Branch by abstraction and trunk based development

Recently I have been trying to figure out the best way to handle parallel development of bug fixes and new functionalities.

As I am using GIT (in front of an SVN repo) I thought about feature, release and hotfix branches as described in the excellent blog post A successful Git branching model by Vincent Driessen. Best used with the gitflow GIT extensions.

The model explains that “feature branches typically exist in developer repos only, not in origin” but this is not feasible for our team. Some feature branches take long to be developed (> 1 week, often > 1 month). You should not keep more than a couple of days work on your developer machine without pushing to the repository. (YMMV of course.)

Peer-reviewing a whole feature branch when development is finished (and merged and pushed back to the repository?) is just too hard. We like to review commit-by-commit — changes are much easier to follow and understand that way. If everyone on the team would use GIT we could push/pull changes to each other but this creates a lot of branch management overhead especially if you have many parallel feature branches. (At one point we had 9 feature branches and 6 release branches, at the same time.)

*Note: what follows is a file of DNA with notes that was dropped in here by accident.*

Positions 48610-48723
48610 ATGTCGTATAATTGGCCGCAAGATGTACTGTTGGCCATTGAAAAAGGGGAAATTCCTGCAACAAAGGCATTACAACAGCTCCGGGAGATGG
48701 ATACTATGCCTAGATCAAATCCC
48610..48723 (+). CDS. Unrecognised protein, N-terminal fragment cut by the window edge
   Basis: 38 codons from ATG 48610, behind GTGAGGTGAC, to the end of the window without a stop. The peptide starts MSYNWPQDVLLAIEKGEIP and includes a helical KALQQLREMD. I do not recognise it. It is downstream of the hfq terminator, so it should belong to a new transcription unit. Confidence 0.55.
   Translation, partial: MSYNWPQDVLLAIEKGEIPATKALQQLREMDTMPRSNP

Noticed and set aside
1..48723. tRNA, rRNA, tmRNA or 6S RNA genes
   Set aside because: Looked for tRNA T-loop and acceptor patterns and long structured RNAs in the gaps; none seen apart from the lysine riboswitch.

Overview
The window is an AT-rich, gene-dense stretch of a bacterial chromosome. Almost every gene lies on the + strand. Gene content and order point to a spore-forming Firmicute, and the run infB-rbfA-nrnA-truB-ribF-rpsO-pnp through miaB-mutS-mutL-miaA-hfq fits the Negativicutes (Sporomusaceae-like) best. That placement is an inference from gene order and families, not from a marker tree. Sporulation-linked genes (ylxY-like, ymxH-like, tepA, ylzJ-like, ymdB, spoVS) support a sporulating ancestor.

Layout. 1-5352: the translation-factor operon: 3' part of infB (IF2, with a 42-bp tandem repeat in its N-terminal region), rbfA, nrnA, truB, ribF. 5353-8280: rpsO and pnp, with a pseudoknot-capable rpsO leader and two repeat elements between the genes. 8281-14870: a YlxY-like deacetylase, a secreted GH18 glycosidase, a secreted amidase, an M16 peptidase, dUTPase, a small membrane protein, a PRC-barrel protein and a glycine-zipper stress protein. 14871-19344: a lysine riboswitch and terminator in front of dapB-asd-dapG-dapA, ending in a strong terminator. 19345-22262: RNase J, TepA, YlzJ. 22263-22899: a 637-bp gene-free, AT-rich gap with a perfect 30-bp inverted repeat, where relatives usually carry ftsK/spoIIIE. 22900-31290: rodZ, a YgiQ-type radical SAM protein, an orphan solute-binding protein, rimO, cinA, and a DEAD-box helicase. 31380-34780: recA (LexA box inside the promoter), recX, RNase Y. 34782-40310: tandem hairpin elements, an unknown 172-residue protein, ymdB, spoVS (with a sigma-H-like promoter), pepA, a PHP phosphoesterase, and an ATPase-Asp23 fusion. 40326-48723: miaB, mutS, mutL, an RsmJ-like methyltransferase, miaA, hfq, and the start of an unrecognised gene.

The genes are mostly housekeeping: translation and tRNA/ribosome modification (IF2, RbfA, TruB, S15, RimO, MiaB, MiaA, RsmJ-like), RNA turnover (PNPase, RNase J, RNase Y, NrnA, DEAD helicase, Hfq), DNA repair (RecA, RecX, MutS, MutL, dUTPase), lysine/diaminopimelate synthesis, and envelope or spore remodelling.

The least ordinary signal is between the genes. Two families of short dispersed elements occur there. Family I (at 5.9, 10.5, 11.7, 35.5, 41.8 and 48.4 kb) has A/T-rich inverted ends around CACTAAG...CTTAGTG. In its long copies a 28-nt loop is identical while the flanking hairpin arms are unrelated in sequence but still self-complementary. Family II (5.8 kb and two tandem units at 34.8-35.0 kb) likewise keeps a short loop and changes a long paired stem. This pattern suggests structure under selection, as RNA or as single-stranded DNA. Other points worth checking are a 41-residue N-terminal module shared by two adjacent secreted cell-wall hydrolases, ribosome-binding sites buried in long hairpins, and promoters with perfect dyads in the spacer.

After more than a week branches are also very disconnected from development in other branches or the main develop branch. Merging (especially after refactoring or rewriting) becomes very hard.

We also have features (i.e. feature branches if using the branching model) waiting to be merged and deployed for several months after development is finished. Such branches cannot stay in the developer repos only. This also has the side effect that more and more branches are active in parallel.

Long story short, feature branches do not work for us.

Enter branch by abstraction and trunk based development.

Paul Hammant best described it in several articles on his blog.

Basically, “you can convene large sets of developers in a single trunk (Trunk Based Development) and avoid “short lived feature branches” that you have to merge back.

Some advantages are that everyone commits everything in the main develop branch, everyone can review every commit immediately, there are no problems with someone doing a refactoring or rewrite, everyone’s local repository copy is always up-to-date with the latest development, and the whole repository is always completely tested by the continuous integration system.

You will want to use feature toggles (or build-time toggles, etc.) so that you can always go to production with an unfinished feature implementation. Toggles also allow you to choose the implementation per environment (DEV, TEST, PROD…) and you might be able to activate the new feature or implementation while the server is running (i.e. no new release is necessary, hot deploy).

I will not try to summarise Paul Hammant’s blog posts here because he explained everything perfectly in the following articles. They are a must read for every developer.

To conclude, branch by abstraction and trunk based development in combination with feature toggles seem to work very well for our team. All developers can easily follow all new development and do peer-reviews per commit and our continuous integration system makes sure nothing gets broken.

Some more interesting reads:

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